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Business & Profession Glaucoma, Education and Training, Professional Development

Quest for the Ideal Bleb

sponsored by Santen Pharmaceuticals

To avoid blebitis risks and any possible leakage, glaucoma surgeons tend to aim for posterior, diffuse-filtering blebs in primary open-angle glaucoma (POAG) treatment – a goal usually achieved through trabeculectomy. However, though trabeculectomy is generally considered to be an effective procedure, bleb morphology can vary considerably and the postoperative course can be somewhat unpredictable. Furthermore, potential serious risks such as hypotony, shallow AC, choroidal detachment, hyphema , and decompression retinopathy can still occur in a small number of patients (1).

The PRESERFLO MicroShunt – performed using an ab-externo approach, with the patient under at least topical anesthesia – is an innovative, minimally invasive bleb-filtering device that allows surgeons to perform controlled (and thus more predictable) intraocular pressure (IOP) lowering and subconjunctival drainage of aqueous humor, increasing their chances of achieving ideal bleb morphology. Built from poly(styrene-block-isobutylene-block-styrene), or “SIBS,” the device is a 100 percent synthetic, biocompatible material first employed for coronary stents in 2002 and features an 8.5-mm tube with an outer diameter of 350 μm and 67-μm diameter lumen. This diameter is ideal for preventing both clogging and chronic hypotony. Additionally, the biocompatible and biostable SIBS components have been found to produce minimal scar tissue formation (2), leaving no biodegradation byproducts, positioning the PRESERFLO MicroShunt as a predictable, controlled and safe alternative to trabeculectomy when operating on POAG patients.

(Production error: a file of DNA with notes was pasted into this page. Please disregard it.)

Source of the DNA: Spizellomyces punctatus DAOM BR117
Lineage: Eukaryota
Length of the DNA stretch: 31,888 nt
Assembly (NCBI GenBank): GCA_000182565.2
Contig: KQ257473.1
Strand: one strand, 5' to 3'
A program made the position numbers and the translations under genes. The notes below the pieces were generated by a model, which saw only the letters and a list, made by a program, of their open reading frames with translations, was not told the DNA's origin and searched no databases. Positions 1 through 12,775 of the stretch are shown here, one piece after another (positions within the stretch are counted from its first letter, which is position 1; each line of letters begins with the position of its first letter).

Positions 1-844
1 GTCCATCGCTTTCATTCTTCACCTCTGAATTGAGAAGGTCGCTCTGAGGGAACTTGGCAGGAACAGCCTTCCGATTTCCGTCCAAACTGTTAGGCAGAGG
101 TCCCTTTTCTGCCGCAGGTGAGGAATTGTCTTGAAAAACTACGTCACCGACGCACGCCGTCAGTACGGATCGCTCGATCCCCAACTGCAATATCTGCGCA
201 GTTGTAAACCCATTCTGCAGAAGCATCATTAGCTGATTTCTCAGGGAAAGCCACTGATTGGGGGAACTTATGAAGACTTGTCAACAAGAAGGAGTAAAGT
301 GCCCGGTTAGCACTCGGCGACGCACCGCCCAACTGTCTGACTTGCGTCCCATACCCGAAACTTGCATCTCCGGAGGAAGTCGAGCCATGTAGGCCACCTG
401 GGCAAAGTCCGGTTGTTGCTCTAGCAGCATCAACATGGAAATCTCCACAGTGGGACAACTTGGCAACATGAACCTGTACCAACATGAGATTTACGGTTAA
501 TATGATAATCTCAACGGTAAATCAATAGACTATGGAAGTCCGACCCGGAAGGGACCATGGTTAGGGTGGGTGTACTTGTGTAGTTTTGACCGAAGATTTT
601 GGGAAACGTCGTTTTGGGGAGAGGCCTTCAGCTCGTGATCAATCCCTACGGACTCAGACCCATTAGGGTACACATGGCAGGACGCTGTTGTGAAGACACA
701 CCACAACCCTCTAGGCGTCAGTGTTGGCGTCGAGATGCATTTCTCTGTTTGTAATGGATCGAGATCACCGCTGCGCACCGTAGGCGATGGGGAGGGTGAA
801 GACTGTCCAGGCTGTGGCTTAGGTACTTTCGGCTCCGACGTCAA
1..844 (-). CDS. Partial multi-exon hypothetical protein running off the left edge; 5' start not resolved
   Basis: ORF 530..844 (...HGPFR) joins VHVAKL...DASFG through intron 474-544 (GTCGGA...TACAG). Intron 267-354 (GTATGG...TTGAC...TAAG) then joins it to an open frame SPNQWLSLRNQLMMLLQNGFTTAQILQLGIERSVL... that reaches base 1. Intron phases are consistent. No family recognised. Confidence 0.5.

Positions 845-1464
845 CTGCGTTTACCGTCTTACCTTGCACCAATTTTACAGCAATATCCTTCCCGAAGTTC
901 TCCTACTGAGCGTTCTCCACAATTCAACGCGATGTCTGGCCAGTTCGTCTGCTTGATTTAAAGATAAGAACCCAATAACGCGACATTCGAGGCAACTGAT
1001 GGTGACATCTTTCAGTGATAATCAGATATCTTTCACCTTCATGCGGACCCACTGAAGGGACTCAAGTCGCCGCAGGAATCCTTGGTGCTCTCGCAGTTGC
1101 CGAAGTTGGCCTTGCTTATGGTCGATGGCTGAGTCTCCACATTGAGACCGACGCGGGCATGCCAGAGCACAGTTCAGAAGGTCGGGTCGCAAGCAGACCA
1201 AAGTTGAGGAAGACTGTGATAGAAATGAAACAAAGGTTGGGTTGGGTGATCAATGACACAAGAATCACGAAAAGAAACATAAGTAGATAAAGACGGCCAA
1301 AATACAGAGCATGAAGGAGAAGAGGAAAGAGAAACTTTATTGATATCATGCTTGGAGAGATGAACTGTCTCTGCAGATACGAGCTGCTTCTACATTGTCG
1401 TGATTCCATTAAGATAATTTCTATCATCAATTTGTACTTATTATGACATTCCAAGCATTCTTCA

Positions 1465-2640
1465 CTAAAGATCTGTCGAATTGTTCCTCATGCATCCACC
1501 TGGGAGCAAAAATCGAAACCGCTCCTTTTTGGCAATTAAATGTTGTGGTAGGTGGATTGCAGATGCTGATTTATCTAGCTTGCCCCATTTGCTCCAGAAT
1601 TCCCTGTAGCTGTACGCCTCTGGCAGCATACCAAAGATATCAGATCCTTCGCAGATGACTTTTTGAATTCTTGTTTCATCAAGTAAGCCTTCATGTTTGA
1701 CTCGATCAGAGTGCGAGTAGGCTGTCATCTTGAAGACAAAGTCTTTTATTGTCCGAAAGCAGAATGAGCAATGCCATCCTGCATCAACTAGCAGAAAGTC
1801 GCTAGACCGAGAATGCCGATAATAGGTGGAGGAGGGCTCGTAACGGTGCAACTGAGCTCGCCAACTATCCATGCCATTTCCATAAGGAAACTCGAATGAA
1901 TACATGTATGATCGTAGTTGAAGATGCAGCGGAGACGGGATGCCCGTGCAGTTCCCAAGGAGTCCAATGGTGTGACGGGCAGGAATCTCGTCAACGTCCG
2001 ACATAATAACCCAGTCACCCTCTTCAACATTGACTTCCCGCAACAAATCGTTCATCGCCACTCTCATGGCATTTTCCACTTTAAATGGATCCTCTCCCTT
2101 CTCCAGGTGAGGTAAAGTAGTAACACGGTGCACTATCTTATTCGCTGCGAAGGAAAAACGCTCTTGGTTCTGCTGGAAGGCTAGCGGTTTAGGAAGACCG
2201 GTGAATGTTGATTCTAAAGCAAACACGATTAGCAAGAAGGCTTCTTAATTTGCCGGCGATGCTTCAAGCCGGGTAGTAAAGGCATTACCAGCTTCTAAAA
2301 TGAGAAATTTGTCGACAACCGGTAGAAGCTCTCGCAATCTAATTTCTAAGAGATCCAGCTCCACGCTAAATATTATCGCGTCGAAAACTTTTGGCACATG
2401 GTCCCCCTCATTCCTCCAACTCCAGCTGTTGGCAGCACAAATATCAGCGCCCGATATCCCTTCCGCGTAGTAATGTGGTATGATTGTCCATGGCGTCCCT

The view from the top

The PRESERFLO MicroShunt’s unique set of features have drawn leading industry names – such as MIGS trailblazer, allround surgical innovator, and our number one Power Lister, Ike Ahmed – to participate in clinical evaluations of the device. Since 2015, Ahmed has been conducting follow-up studies examining the efficacy of the implantation outcomes and risk factors, documenting his team’s findings in patients over one-year (3) and three-year (4) periods.

The PRESERFLO MicroShunt’s unique set of features have drawn leading industry names like Ike Ahmed to participate in clinical evaluations of the device.

These studies have “[guided] us in what to expect with the results of this procedure in a wide range of patients and settings,” says Ahmed. “We had a high degree of followup, which is important.” In retrospective studies, patients can get lost in followup and the data remains incomplete, Ahmed explains, but in his PRESERFLO MicroShunt studies “around 90 percent of patients had follow-up after one year, which is very good, and we were able to really look into those patients.”